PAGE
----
View Full Version : more information on Flobert rifle

December 28, 2004, 11:29 AM
Since posting on 12-15-04 regarding a Flobert Rifle, I have found some additional stamping, on the bottom of the action, stamped diagonally is
"( illegible) B. Schop & Co ". Farther out on the bottom of the barrel are two dots, farther yet, almost under the rear sight, is the capitol letter " L ", with serif.
Any info regarding this marking is appreciated. Thanks, Hominy

James K
January 4, 2005, 02:59 PM
Flobert rifles were made in 4mm and 6mm (perhaps 5mm as well, but I am not sure) in both center fire and rimfire. Those imported into the US were made for the .22 BB Cap. There was no powder; the force of the primer propelled the BB out the barrel. The original Flobert action had no breech lock, the only thing that prevented the case from blowing back was the inertia of the hammer. Later ones had a form of rolling block and were made for more "powerful" cartridges like the .22 Short. People have from time to time tried firing .22 Short or even LR (some guns will accept them) in early Flobert rifles and been injured when the breech blows open and the case comes back in the face.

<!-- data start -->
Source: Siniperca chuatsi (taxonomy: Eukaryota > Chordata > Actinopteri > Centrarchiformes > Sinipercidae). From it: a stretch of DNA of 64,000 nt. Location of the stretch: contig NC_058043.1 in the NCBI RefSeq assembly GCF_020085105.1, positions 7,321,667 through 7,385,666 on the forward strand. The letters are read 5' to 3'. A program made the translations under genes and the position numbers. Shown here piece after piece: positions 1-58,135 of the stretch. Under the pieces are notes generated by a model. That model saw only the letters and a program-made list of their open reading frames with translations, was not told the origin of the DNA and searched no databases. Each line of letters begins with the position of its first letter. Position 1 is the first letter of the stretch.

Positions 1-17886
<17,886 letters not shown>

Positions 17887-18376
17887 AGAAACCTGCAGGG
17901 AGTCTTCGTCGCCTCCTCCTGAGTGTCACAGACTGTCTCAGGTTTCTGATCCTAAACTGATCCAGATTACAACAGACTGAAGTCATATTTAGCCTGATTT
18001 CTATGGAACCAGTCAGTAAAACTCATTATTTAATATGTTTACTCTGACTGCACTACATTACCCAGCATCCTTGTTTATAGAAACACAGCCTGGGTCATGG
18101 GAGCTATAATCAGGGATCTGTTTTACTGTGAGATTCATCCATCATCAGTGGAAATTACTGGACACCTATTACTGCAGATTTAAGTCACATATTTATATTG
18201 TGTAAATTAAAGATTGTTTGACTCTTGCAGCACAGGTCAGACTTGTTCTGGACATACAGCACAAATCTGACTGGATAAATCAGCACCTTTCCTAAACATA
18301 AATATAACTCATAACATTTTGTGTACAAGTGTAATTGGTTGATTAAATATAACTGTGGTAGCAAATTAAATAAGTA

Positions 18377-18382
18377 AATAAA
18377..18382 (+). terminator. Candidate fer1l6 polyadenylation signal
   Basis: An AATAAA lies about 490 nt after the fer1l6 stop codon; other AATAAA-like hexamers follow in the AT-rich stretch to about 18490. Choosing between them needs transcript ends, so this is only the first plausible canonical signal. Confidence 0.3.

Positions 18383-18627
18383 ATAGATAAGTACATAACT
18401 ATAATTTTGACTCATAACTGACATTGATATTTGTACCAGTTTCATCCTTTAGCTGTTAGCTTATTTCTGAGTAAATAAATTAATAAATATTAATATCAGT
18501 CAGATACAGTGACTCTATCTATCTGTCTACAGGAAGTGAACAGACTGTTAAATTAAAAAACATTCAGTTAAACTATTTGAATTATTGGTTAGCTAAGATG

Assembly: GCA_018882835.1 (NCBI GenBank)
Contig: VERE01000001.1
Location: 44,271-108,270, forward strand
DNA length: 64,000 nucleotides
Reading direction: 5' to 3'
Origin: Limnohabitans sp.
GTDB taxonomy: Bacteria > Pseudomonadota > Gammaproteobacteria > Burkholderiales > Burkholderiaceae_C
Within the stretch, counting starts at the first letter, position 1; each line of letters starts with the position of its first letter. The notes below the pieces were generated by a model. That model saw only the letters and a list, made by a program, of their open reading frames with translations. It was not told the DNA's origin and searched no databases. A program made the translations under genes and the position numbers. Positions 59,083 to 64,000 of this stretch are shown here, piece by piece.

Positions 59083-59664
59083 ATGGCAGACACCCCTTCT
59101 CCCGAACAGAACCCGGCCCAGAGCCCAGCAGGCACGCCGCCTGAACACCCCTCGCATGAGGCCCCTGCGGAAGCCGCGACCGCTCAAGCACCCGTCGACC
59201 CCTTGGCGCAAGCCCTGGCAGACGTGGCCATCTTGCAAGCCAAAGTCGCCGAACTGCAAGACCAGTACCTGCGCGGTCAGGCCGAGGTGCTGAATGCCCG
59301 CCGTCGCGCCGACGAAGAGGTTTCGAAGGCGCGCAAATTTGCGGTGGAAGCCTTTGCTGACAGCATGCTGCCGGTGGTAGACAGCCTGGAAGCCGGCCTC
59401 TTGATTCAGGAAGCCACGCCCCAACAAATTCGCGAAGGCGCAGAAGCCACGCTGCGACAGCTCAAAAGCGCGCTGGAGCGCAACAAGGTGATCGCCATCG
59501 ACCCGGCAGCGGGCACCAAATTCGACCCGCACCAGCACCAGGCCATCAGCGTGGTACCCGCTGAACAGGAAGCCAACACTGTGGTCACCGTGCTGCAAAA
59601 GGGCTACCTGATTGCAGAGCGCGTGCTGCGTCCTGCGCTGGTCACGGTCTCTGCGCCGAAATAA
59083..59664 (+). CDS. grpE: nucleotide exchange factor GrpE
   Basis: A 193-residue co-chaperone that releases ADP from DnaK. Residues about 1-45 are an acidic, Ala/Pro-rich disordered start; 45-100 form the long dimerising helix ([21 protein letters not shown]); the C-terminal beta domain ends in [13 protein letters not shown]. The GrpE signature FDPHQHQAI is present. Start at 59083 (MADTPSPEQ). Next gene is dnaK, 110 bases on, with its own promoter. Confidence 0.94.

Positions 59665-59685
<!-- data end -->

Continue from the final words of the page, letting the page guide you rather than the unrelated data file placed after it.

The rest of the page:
I have nothing else, except that the maker was apparently Belgian and your rifle should have a Belgian "ELG" proof mark under the barrel. A quick search turned up the following URL which might provide a bit more information.


Good luck in finding info, but I don't think it is worthwhile to try to find ammo; consider the gun an interesting novelty and wall hanger.


January 4, 2005, 09:33 PM
John; Thanks for the info. I went to the site you offered and learned some more regarding this rifle. This site too is now on my " favorites " list.
Only the capital letter L is under the barrel, it does not appear as tho any other stamping was done in that area. On the other side of the " breech" there is an oval enclosing the letters LEG, with a small star under the E. Above that is the letter M, under another small star.
I will check the bore size using the other metric calibers you mentioned. I have no intention of firing it, and have strongly advised the present owner along that line. It is a family rifle of his. I was attracted to its' apparent design as a crossover between muzzle loaders and cartridge guns. Now, a dormant case of " collector "fever is starting to take hold. Thanks again for your time and assistance. All help is welcome.

January 5, 2005, 11:06 AM
Jim : Sorry about mis-idntifying you. I do appreciate the info.